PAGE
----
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August 20th, 2008

Ways To Make A Bad Day Better

Make a bad day better

They are inevitable. Bad days happen to everyone. But, there are things you can do to make them better. Here are a few…

1. Play with kids.

I dare you.

2. Give someone a compliment.

Not a fake one, but take the time to see something that someone else is doing well.

3. Sing in your car.

And sing as loud as you can. Have you ever noticed how hard it is to frown while you are singing?

4. Read Philippians 4.

And while you are at it, just think about where Paul was while he was writing it.

5. Bake your favorite kind of cookies.

Then eat some.

6. Count your blessings.

I mean it. Start a list of all the things you are thankful for. Write until you can’t write anymore. Staple it to the wall.

7. Watch people.

Go find a crowded public area, sit down and watch. Allow yourself to wonder what he ate for breakfast, or what her name is, or where he bought that shirt.

8. Do something for someone you love.

Do the dishes for your wife, take your neice out for ice cream, take your mom to Starbucks for a coffee.

9. Pray.

It’s #9 because you expected it to be #1. What could be more encouraging that talking to the Creator of the universe?

10. Think of the most encouraging person you know and call them.

But don’t complain. Refrain from telling them how bad your day is and focus on making their day better.

11. Write a letter.

A good old-fashioned paper and ink letter. Bonus: write it to someone who has impacted your life and thank them and let them know how much you appreciate their role/impact in your life.

12. Remember the truth.

That God causes all things to work together for GOOD (Romans 8:28)


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August 20th, 2008

Science confirms The Bible

THE BIBLESCIENCE NOWSCIENCE THEN
The earth is a sphere
(Isaiah 40:22).
The earth is a sphereThe earth was a flat disk.
Incalculable number of stars
(Jeremiah 33:22).
Incalculable number of starsOnly 1,100 stars.
Free float of earth in space
(Job 26:7).
Free float of earth in space.Earth sat on a large animal.
Creation made of invisible
elements (Hebrews 11:3).
Creation made of invisible
elements (atoms).
Science was ignorant on
the subject.
Each star is different
(1 Corinthians 15:41).
Each star is different.All stars were the same.
Light moves
(Job 38:19,20).
Light moves.Light was fixed in place.
Air has weight
(Job 28:25).
Air has weight.Air was weightless.
Winds blow in cyclones
(Ecclesiastes 1:6).
Winds blow in cyclones.Winds blew straight.
Blood is the source of life
and health
(Leviticus 17:11).
Blood is the source of life
and health.
Sick people must be bled.
Ocean floor contains deep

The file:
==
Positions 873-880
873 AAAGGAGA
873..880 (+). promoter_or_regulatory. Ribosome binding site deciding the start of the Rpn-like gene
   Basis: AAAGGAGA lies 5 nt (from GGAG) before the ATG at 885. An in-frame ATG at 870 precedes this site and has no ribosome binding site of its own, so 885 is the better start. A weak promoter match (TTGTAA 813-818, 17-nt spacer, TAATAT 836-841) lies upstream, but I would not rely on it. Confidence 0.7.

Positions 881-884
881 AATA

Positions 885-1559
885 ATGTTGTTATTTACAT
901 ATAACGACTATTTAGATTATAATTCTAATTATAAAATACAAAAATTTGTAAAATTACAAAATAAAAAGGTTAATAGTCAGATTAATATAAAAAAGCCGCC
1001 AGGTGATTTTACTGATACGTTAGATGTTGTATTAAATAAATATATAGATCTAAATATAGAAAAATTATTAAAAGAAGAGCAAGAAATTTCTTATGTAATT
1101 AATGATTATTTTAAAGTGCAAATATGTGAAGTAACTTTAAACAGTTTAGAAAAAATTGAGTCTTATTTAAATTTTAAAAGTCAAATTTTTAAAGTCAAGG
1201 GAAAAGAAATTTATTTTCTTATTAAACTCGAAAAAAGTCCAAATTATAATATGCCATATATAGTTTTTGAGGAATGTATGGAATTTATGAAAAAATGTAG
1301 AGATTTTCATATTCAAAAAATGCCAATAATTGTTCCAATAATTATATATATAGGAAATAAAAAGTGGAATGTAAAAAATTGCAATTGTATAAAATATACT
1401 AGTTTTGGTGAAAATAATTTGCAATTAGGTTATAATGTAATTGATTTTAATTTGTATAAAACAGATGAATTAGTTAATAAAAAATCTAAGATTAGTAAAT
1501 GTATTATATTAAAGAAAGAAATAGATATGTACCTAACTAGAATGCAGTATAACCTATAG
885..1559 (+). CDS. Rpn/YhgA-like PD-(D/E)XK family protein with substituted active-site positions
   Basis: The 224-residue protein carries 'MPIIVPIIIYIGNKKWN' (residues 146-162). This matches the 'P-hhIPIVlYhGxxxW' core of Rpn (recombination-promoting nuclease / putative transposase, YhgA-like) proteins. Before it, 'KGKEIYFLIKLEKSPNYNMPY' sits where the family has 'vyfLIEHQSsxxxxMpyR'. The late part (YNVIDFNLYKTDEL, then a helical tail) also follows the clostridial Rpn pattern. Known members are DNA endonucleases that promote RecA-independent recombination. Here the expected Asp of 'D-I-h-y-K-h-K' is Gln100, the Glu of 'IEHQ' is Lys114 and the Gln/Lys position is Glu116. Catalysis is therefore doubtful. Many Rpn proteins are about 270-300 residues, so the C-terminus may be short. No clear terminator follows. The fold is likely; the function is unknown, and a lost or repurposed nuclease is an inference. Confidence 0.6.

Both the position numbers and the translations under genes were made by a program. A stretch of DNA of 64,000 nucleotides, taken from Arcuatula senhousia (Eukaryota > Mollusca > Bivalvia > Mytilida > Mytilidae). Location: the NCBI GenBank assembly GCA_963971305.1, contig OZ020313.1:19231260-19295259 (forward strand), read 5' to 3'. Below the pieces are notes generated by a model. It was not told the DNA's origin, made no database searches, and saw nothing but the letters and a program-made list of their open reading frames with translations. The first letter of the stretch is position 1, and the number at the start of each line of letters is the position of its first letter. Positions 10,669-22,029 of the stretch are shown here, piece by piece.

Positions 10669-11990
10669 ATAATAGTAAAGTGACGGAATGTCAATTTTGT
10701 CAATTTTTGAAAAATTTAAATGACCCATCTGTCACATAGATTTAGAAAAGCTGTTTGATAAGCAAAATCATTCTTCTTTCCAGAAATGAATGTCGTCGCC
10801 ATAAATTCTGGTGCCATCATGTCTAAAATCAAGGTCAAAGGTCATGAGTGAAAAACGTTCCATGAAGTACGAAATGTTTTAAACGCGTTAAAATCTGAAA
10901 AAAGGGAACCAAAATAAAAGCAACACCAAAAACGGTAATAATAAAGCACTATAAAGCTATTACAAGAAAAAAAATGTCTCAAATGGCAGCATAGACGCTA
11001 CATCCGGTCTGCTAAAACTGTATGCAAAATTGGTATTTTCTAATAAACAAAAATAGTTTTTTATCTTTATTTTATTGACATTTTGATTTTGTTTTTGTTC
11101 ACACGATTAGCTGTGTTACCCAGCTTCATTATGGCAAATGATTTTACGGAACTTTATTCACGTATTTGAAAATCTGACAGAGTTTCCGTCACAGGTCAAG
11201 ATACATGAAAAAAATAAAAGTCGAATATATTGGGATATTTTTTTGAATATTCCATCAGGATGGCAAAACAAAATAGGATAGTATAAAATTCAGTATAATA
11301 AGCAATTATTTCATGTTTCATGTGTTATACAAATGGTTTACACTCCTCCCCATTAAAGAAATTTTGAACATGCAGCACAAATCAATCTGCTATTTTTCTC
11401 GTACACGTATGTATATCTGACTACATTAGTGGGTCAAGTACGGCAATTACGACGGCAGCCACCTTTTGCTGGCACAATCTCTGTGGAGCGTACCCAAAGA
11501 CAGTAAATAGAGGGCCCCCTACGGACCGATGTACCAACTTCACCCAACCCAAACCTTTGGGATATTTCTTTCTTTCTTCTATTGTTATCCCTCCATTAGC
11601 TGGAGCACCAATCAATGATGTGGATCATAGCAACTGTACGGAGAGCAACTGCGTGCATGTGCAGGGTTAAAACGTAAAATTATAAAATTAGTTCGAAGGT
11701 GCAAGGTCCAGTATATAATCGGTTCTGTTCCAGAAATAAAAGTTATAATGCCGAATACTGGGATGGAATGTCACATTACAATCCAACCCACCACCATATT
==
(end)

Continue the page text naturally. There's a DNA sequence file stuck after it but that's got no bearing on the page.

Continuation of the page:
valleys and mountains
(2 Samuel 22:16;
Jonah 2:6).
Ocean floor contains deep
valleys and mountains.
The ocean floor was flat.
Ocean contains springs
(Job 38:16).
Ocean contains springs.Ocean fed only by rivers
and rain.
When dealing with disease,
hands should be washed
under running water
(Leviticus 15:13).
When dealing with disease,
hands should be washed
under running water.
Hands washed in still water.

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August 20th, 2008

St. Joan of Arc

St. Joan of Arc

St. Joan of Arc

St. Joan of Arc is the patroness of soldiers and of France. On January 6, 1412, Joan of Arc was born to pious parents of the French peasant class, at the obscure village of Domremy, near the province of Lorraine. At a very early age, she heard voices: those of St. Michael, St. Catherine and St. Margaret.

At first the messages were personal and general. Then at last came the crowning order. In May, 1428, her voices “of St. Michael, St. Catherine, and St. Margaret” told Joan to go to the King of France and help him reconquer his kingdom. For at that time the English king was after the throne of France, and the Duke of Burgundy, the chief rival of the French king, was siding with him and gobbling up evermore French territory.

After overcoming opposition from churchmen and courtiers, the seventeen year old girl was given a small army with which she raised the seige of Orleans on May 8, 1429. She then enjoyed a series of spectacular military successes, during which the King was able to enter Rheims and be crowned with her at his side.

In May 1430, as she was attempting to relieve Compiegne, she was captured by the Burgundians and sold to the English when Charles and the French did nothing to save her. After months of imprisonment, she was tried at Rouen by a tribunal presided over by the infamous Peter Cauchon, Bishop of Beauvais, who hoped that the English would help him to become archbishop.

Through her unfamiliarity with the technicalities of theology, Joan was trapped into making a few damaging statements. When she refused to retract the assertion that it was the saints of God who had commanded her to do what she had done, she was condemned to death as a heretic, sorceress, and adulteress, and burned at the stake on May 30, 1431.

She was nineteen years old. Some thirty years later, she was exonerated of all guilt and she was ultimately canonized in 1920, making official what the people had known for centuries.

Feast day of St. Joan of Arc is May 30. Joan was canonized in 1920 by Pope Benedict XV.


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